Vitevitch said the results of six experiments—which used 30 KU students as subjects—suggest word detectors initially are activated, giving one the perception of speech, but they fatigue as the phrase is repeated. The continued presentation of a phrase still activates syllable detectors, which do not fatigue as quickly as the word detectors. Because syllables carry the rhythmic information of language, the continued stimulation of the syllable detectors—but not the word detectors—shifts perception to a songlike state.

The same list of four words that repeats for 10 presentations. By about the fourth or fifth cycle, you should perceive it as being more song-like. If you listen to this for a few times the shift from speech to song might occur sooner the next time you hear it. Credit: University of Kansas
"We tried to test the different parts of the model," he said. "We looked at the word nodes and singled out phrases that had a lot of similar-sounding words. We tried to take out words altogether by using Spanish words with non-Spanish speakers. We tried focusing on the syllables and number of syllables. We looked at different characteristics, like is it the word that matters or the number of syllables?"

The authors even created random lists of words to prevent the inherent intonation in everyday speech from influencing the subjects' perception of musicality.

"Because we do have intonation, we wanted to have the strongest-possible test of the mechanism of these detectors," said Vitevitch. "We tried to strip musicality away by randomly putting words together without intonation shifts, so it didn't sound musical at all to begin with. When people hear it once, they said it didn't sound musical at all. The fact that we could get people to shift perception to something musical after several repetitions gives us confidence that we're on the right track with the mechanism explaining the effect."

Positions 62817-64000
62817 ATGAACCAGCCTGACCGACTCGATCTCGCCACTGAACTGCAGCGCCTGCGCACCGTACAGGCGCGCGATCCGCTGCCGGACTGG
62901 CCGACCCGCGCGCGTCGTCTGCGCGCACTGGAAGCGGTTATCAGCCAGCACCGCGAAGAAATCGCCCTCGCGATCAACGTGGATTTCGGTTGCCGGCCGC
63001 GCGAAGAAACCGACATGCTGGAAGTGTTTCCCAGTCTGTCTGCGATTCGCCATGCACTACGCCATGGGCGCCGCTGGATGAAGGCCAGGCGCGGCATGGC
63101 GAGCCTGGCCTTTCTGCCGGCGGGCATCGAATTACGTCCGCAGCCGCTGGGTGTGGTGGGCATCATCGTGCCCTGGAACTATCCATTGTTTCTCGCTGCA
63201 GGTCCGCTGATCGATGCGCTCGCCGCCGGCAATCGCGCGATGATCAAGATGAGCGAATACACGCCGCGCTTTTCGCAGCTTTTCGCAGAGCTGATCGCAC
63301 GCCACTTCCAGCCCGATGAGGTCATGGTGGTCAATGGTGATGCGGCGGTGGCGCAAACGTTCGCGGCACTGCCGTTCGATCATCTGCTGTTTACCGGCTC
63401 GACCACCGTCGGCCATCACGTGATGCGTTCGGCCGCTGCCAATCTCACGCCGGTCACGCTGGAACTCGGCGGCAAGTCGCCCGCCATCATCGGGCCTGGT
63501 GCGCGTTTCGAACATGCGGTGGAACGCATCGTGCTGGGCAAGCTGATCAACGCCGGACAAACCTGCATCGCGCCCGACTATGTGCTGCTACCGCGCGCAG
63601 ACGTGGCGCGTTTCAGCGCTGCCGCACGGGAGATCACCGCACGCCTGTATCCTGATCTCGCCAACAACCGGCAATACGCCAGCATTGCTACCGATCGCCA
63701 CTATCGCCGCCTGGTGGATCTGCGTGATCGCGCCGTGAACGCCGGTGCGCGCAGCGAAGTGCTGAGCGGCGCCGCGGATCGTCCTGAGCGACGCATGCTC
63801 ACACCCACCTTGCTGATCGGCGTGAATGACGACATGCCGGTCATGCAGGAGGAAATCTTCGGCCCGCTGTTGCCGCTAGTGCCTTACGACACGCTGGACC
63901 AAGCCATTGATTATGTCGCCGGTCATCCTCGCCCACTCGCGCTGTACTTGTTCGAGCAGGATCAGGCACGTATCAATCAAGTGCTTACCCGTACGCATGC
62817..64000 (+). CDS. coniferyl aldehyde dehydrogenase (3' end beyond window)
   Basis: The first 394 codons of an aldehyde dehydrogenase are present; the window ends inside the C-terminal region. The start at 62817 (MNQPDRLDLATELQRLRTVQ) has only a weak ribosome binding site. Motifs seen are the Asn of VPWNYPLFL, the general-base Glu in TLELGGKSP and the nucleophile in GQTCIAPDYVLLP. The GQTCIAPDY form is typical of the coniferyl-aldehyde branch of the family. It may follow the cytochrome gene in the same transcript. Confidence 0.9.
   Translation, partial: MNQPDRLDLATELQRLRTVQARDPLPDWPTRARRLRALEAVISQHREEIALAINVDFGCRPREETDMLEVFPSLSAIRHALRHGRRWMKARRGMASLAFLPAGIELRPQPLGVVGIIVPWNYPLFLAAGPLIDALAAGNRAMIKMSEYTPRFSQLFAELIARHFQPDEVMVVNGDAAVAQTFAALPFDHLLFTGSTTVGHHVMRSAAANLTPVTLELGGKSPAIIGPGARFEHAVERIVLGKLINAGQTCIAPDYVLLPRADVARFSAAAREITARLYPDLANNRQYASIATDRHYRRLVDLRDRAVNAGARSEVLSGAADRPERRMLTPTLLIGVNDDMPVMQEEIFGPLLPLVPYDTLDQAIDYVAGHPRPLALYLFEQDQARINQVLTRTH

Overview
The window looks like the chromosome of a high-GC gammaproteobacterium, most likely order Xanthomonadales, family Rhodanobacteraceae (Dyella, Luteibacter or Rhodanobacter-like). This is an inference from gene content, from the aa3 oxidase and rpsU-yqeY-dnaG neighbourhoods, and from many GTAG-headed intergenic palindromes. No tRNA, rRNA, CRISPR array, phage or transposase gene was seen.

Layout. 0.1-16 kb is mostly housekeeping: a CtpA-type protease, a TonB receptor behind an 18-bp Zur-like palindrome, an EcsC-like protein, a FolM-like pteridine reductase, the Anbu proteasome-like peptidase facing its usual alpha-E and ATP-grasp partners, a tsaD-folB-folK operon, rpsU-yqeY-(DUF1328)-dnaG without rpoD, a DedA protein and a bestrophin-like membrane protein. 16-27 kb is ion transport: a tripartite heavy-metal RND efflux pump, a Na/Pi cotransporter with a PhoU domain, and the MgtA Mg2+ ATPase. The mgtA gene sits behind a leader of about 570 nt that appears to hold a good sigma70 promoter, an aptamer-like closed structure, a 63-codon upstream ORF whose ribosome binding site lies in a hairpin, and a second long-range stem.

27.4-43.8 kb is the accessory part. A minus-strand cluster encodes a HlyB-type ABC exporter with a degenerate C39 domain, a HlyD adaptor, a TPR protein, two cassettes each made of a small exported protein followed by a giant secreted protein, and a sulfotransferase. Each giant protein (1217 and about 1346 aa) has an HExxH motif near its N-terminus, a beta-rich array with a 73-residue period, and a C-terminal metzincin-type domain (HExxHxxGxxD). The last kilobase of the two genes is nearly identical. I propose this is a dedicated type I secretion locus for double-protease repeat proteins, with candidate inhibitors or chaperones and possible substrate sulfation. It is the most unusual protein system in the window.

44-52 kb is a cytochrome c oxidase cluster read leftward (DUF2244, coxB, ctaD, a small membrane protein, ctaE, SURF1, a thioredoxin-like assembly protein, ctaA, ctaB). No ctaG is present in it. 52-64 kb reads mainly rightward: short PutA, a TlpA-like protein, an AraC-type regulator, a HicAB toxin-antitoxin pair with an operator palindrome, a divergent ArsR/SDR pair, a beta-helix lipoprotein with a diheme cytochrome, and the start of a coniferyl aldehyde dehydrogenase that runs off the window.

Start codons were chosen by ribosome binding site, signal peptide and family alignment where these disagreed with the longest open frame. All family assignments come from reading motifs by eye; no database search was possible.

While the Speech-to-Song Illusion could be seen as a mere novelty, like the Laurel-or-Yanny meme, Vivevitch said the phenomenon has the potential to greatly increase our fundamental understanding of speech and music perception.

"All scientists are trying to look inside of a black box to understand what's going on inside," he said. "We're all trying to understand the universe or the brain or how atoms work. So, any opportunity to get a crack in the black box where you can look inside, you need to take. Things like illusions are often dismissed, but they're unique opportunities to get another angle on what's going on. Yes, they're kind of fun and interesting and goofy and they get attention—but really they're another opportunity to see what's going on inside the ."

Explore further: Study shows listeners perceive repeated environmental sounds as music

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not rated yet Jun 09, 2018
An account of the Speech-to-Song Illusion using Node Structure Theory
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Jun 09, 2018